“Beets,” I say. “I must have a beet salad before we leave Paris.”
“You had to have Belgian fries with mayonnaise before leaving Brussels, and it’s beets before departing Paris.”
“Exactly,” I say, as I (once again) wax poetic on my memories of “betterave” — French for beets — which I have enjoyed each time I’ve landed on French shores.
I persist in asserting that beets are superior in taste and presentation on Gallic soil, and that I’ve never had so delicious a beet salad (in all its configurations) as those I’ve eaten in Paris over the years.
My traveling companion claims that it’s all in my head as he argues that there are perfectly delicious beets in the United States. Still, he concedes that this inelegant root offers incredible health benefits, regardless of where we choose to consume it. Please note that the gentleman in question is French, so shouldn’t he be more chauvinistic and claiming credit?
Health Benefits of Beets
Among the health benefits of beets are these, as periodically reported in the press:
- lowering blood pressure
- rich in vitamin C, B, potassium and more
- low-cal, but high sugar (great energy boost)
- cancer-fighting properties
Beets contain betaine, the same substance that is used in certain treatments of depression. It also contains trytophan, which relaxes the mind and creates a sense of well-being…
Et si vous préférez la version française, veuillez vous renseigner chez Passeport Santé.
Anyone for a Cruise on the Seine?
“Cold?” he asks.
I’m thinking the donning of my gloves, my scarf wrapped tightly around my neck and pulled up to my nose, and slight shivering might be clues. I’m wearing three shirts and a wool jacket, but I’m chilled to the bone.
Especially since we’re no longer walking around and the temperature has dropped. Noticeably.
On the other hand, we’re seated on a Bateau Mouche that is just taking off, and I’m experiencing the City of Light in a way I never have before, while tickled at a group of 10-year old French girls seated in front of us as they merrily wave, giggle, and offer everyone around them M&Ms.
Cold or not, to pass by Ile de la Cité, the Louvre, and the Eiffel Tower by boat is an experience I am unlikely to forget. The view is nothing less than enchanting. Still, after an hour, “ça suffit” — a toasty warm café to take shelter is sounding good. And yes, I am craving craving craving… beet salad!
Now one never knows what form that will take. My classic choice is often as simple as “crudités,” generally a colorful mélange of shredded beets, carrots, sliced cucumbers, and tomatoes. As for the salad, beets may be combined with carrots (of course), oranges (a fabulous combination), a variety of cheeses (adding some bite), walnuts or pecans, and any number of greens. I’m happy with any variation of arugula, red leaf or Boston lettuce, and spinach.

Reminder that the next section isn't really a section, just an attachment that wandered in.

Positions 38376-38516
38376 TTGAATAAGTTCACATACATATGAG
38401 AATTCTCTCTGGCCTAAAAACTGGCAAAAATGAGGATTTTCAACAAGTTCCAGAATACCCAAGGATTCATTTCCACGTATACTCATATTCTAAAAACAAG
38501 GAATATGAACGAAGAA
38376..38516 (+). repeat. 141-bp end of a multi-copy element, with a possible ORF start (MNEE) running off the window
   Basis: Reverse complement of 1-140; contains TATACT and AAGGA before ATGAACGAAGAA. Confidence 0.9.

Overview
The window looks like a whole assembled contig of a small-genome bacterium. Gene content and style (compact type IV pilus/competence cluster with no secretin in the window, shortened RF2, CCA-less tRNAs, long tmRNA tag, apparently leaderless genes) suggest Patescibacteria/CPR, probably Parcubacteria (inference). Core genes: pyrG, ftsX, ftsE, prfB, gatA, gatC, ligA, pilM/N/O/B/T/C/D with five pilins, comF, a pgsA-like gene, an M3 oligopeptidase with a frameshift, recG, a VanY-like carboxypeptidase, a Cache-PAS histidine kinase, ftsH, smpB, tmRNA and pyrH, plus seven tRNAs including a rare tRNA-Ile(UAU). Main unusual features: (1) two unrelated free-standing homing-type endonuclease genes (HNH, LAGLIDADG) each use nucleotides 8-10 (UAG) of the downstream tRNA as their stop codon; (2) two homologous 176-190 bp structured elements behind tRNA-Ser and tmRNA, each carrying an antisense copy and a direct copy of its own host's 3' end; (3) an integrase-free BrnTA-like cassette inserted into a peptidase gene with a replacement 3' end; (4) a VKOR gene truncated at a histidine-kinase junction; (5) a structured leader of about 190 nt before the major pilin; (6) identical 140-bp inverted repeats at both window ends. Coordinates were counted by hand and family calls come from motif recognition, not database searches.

Beet Soup? Beet Sandwich?
Most of us have encountered beet soup at one time or another, common enough for those of Eastern European heritage. Can you spell B-O-R-S-C-H-T?
I can’t say that I’m a huge fan of beet soup, even with a luxurious dollop of sour cream to top it off. I much prefer it in its more natural form. Apparently, all that’s involved in scrubbing them, popping them in a pot, bringing them to a boil, and letting them simmer for 20 to 30 minutes. Then drain and cool.
I think I’m up to that!
Having run into a variety of sandwich recipes that include beets, I’m inclined to pursue this magical food without crossing an ocean to do so. I’m very tempted to try a version of this sandwich combining beets with avocado, arugula, a sinful slice of gooey cheese and a touch of watercress.
In any beet salad, or even a sandwich with these ingredients, to me, the vinaigrette is key; I like mine with a fearless injection of Dijon mustard.
You Can’t “Beet” This
What arrived and was set in front of me?
See for yourself!
To my surprise, this overflowing plate included one of my other French faves, haricots verts, and a veritable mountain of fresh greens, bright red tomatoes, sunny yellow peppers, and of course, those beautiful beets. And they were divine! Tender, succulent, just slightly sweet…
And how can you possibly be anything but madly in love with their deep purplish color?
Inspired by my mini-moans of pleasure — or was I purring? — the conversation picks up again:
“Are you happy with your beets now?”
I reply: “J’en suis bette-ravie!”
Loosely translated (but with a play on words in French), that means I am delighted.
Please enjoy my beautiful beet salad, albeit vicariously. Eh oui, my dining partner enjoyed an outrageously scrumptious baguette with ham, and a decadent bowl of fries. (I tasted both. Perfection.)
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